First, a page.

Introduction to Cryptocurrency minning
Today on Ayomikun Abraham’s blog we shall be looking at cryptocurrency and Cryptocurrency minning.
What is a cryptocurrency.?
A cryptocurrency currency is also known as e-currency or virtual currency. They are known as these as they are not physical money ie they only exists on the Internet.
Example of commonly used cryptocurrency are bitcoin, etherium, Dodge coin and tron.
You might be wondering how cryptocurrencies are continually updated. If it were normal physical money it will be updated (that is printed) in a place called a mint. But cryptocurrencies are updated in a process known as cryptocurrency minning.
Cryptocurrency mining involves lots of expensive and energy consuming machines. This article will lead you on how to go about it.
The way in our countries we have central banks, In cryptocurrency we have what is known as the block chain ledger. Cryptocurrency mining involves adding these cryptocurrencies inform of trades between users. This process makes sure cypto is decentralized and peer to peer
Bitcoin is one of commonly used cryptocurrency that is mined today it is important to note that you can’t mine all the kinds of cryptocurrency. The mining of bitcoin works on a generally agreed upon algorithm known as proof of work.
The work of a miner is to collect trades/transactions and arranges them into blocks. Whenever a trade is completed the miners collect them and check them to ensure that they are valid. It is after this validation exercise that they are arranged into blocks. It is important to note that trades are gotten from the memory pool.
Mining begins when , trades are hashed one by one (the trades are gotten from the memory pool). But before hashing a trade is added. This trades are known as the coinbase transactions. And it is the trade that is first registered in the new blocks.
After the hashing process, the hashes are arranged into trees called hash trees when hash pairs are really hashed again. These rehashing process goes on until the top of the tree is reached. These top which is known as the root hash represents all the previous hashes.
The root hash – along with the hash of the previous block and a random number called nonce – is then placed into the block’s header. The block header is then hashed producing an output based on those elements (root hash, previous block’s hash, and nonce) plus a few other parameters. The resulting output is the block hash and will serve as the identifier of the newly generated block (candidate block).
In order for the block hash to be validated , it must be less than a value(this value is also known as the hashing difficulty and is controlled by the protocol) which is determined by protocol. The output usually starts with a certain number of zeros.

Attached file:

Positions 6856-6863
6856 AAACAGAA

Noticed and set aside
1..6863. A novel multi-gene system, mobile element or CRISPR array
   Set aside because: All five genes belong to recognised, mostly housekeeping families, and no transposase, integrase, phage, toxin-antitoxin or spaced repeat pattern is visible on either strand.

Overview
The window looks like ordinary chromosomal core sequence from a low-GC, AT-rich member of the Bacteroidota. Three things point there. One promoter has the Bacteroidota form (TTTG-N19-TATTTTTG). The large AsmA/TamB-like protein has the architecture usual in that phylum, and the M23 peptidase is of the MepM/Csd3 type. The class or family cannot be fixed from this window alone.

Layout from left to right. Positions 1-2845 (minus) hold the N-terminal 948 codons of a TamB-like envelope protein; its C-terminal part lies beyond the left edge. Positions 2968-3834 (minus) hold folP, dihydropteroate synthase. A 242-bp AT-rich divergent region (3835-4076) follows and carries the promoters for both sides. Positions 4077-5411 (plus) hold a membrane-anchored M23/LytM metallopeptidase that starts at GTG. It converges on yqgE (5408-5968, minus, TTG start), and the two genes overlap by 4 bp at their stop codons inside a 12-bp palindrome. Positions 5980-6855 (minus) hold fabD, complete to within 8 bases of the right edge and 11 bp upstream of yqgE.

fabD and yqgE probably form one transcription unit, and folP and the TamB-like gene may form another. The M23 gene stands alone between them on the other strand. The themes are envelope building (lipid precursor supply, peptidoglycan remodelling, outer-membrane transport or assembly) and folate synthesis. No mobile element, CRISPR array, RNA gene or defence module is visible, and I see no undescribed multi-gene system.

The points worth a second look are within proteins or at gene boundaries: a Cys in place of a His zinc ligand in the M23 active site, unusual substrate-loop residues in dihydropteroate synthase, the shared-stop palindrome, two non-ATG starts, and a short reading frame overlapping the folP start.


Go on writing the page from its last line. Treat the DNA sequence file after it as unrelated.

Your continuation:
The value (target value) remains constant and proportional to the amount of hashing power devoted to the network.
When new miners join the system, there is an increase in competition which will inturn raise the hashing difficulty , stopping the average block time from lowering.
When miners leave the difficulty in hashing will be significantly reduced, making sure the block time is constant with less power.
The mining process needs miners to keep on hashing repeatedly, by iterating the nonce until a mineral in the system eventually produces a valid block hash.
When the valid block hash is produced, the founding node will send an information about the block to the system. Other miners will check and see if the block is valid. If it is valid they will add it to their block chain and look for the next mining block.
If it happens that two miners send information about a valid block simultaneously and the system ends up with two competing blocks, the miners will add the one they received first.
The competition between these blocks will continue until the next block is mined based on either one of the competing blocks. The block that gets abandoned is called an orphan block or a stale block. The miners of this block will switch back to mining the chain of the winner block.
The block reward is given to the miner who finds the valid hash first, the chances of discovering the hash is equal to the portion of the total mining power on the system . Miners with a very little percentage of the mining power stand a very small probability of finding the next block on their own. Mining pools are created to solve this issue . It means pooling of resources by miners, who split their processing power over a system , to share the reward equally among everyone in the pool, according to the amount of work they contribute to the chance of finding a block.